William English Bequest

John Renwick (1959–)
Acrylic and gouache on paper, 50.3 x 75.3
NSPCI; UL
RTE archives, interview by Teresa Mannion, https://www.rte.ie/archives/2017/0921/906448-du, accessed 5 August 2018; William Gallagher, National Self Portrait Collection, Vol. 2, 1989–1999, pp 204–05; Patrick Murphy, cat. essay for exhibition at Project Arts Centre, 1988. NIVAL has a file about him under the name ‘Kyntrich’ with John Renwick as ‘variant names.’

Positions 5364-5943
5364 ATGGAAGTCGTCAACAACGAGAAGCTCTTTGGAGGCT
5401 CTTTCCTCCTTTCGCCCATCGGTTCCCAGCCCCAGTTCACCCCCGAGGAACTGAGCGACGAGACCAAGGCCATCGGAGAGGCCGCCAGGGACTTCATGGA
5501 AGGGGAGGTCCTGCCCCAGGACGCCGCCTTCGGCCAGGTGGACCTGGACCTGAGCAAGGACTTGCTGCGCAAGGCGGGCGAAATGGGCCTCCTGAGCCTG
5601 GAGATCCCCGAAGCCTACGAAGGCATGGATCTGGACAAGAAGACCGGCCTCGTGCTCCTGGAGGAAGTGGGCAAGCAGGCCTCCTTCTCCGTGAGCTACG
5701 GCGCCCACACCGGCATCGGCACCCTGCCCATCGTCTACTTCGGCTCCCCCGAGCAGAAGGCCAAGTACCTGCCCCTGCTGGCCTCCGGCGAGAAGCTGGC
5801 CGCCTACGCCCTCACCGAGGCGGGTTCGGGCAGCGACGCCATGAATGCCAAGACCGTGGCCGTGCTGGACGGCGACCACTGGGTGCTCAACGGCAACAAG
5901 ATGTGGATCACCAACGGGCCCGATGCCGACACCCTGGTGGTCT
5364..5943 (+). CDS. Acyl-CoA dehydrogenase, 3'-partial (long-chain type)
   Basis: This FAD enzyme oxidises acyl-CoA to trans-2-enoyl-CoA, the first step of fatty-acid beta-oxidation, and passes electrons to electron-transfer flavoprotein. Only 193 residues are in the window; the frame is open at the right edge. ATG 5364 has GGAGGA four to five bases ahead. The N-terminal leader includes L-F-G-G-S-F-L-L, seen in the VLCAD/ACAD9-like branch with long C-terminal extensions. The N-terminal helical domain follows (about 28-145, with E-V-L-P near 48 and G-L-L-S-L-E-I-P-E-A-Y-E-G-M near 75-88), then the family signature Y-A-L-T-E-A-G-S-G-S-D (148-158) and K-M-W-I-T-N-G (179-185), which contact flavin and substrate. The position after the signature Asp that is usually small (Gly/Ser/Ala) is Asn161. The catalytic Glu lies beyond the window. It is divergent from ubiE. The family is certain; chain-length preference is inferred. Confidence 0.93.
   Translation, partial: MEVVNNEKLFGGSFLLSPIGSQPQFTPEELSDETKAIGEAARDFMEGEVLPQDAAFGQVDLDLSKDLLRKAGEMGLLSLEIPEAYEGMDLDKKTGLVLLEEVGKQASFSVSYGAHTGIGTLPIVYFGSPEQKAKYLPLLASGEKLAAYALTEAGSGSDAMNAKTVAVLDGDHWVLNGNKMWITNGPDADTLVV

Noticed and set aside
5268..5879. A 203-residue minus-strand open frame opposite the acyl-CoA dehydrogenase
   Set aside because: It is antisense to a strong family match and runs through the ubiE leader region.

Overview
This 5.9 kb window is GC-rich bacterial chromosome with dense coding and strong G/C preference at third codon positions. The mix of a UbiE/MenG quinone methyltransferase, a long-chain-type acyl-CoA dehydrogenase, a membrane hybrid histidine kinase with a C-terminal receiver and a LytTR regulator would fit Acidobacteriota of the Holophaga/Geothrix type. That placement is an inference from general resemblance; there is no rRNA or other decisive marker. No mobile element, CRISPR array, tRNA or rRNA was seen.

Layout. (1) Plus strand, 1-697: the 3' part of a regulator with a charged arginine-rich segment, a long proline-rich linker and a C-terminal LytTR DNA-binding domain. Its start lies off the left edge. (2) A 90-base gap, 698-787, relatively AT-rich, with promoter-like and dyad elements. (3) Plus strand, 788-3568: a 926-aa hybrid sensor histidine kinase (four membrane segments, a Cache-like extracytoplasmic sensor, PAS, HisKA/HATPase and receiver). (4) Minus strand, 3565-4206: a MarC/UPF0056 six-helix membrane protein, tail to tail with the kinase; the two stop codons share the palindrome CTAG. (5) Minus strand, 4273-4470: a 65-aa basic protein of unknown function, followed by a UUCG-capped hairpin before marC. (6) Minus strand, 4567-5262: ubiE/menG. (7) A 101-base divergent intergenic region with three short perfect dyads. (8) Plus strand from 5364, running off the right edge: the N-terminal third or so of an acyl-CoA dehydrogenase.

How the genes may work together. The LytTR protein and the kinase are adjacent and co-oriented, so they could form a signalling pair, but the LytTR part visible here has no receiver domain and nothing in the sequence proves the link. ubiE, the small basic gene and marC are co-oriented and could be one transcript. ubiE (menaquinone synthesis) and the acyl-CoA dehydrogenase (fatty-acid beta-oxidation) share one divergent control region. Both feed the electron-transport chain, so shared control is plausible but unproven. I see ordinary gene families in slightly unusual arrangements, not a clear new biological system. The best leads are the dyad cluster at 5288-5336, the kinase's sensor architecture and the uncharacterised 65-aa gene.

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John Renwick is not as widely-known as he should be, almost certainly because he has worked under two names. Born in Yorkshire in 1959, he came to Ireland as a child and lived in Kilkenny before going to Canada in 1963. Having returned to Ireland in 1968 he studied at Dun Laoghaire School of Art, 1978–81, and later at NCAD from which he graduated with an honours degree and a Seán Scully Award in 1985.Renwick’s career has been marked from the outset by his initiative and individuality. As a student, he held a solo show in the Dun Laoghaire Shopping Centre (1979), and continued a practice of bringing art out to audiences by showing in non-conventional spaces such as the Dun Laoghaire labour exchange (1991) and, two years later, a group event at the Pidgeon House, former power station, Sandymount, Dublin, in which the artworks by the five participating artists were offered for sale for a uniform and accessible price of ten pounds.He was included in EV+A in 1980 and the Irish Exhibition of Living Art, where he won the Banner Design Award, 1985. He has shown his work at the RHA and Project Arts Centre where he had solo shows in 1986 and 1988, and in shops, streets and windows. Referring to his installation Dole Exchange during Dun Laoghaire Arts Week in 1987 he told RTE’s Teresa Mannion that ‘Generally, the message given is that the work is here to be seen by people, it’s not to be valued financially, it’s just to be looked at.’ Using the name ‘Kyntrich’ he produced a series of installations for the Galway Arts Festival, 1997 made from waste materials, placed afresh every day to look as if assembled by the tide and removed by it each evening.William Gallagher thought that the ‘sense of impassioned expressionism’ in his self-portrait in the NSPCI at the University of Limerick, ‘cannot be taken at face value’ because it was ‘too deliberately constructed for that.’ The portrait included Letraset lettering and was overlayered on an existing drawing. The use of Letraset, an “I” stamped on the eye, and a bloodied Q-tip coming from his ear, indicate an artist who does not wish to be taken seriously all of the time. But when considered alongside his use of waste materials, sculptures of his clothes covered in concrete and paintings of his dole card, they point to concerns about social justice. That political edge was also evident in Fish out of water/Salmon of Knowledge which he created for the Right2water protest, in Dublin on April 2, 2017. Renwick/Kyntrich lives in North Wexford and is a founder member of Art Bank, Bunclody, which helped to win the Bank of Ireland Enterprise Award for the town in 2017. Infinity Theme, no 3, part of the William English Bequest which was given to the museum in 1986, may have been part of the work he showed in Limerick, at EV+A, in 1981 and ’83, completed before he had graduated from NCAD. The work plays with notions of abstraction while employing a motif that references living organisms in a repeat pattern that fills the picture plane, in a playful, dance-like rhythm.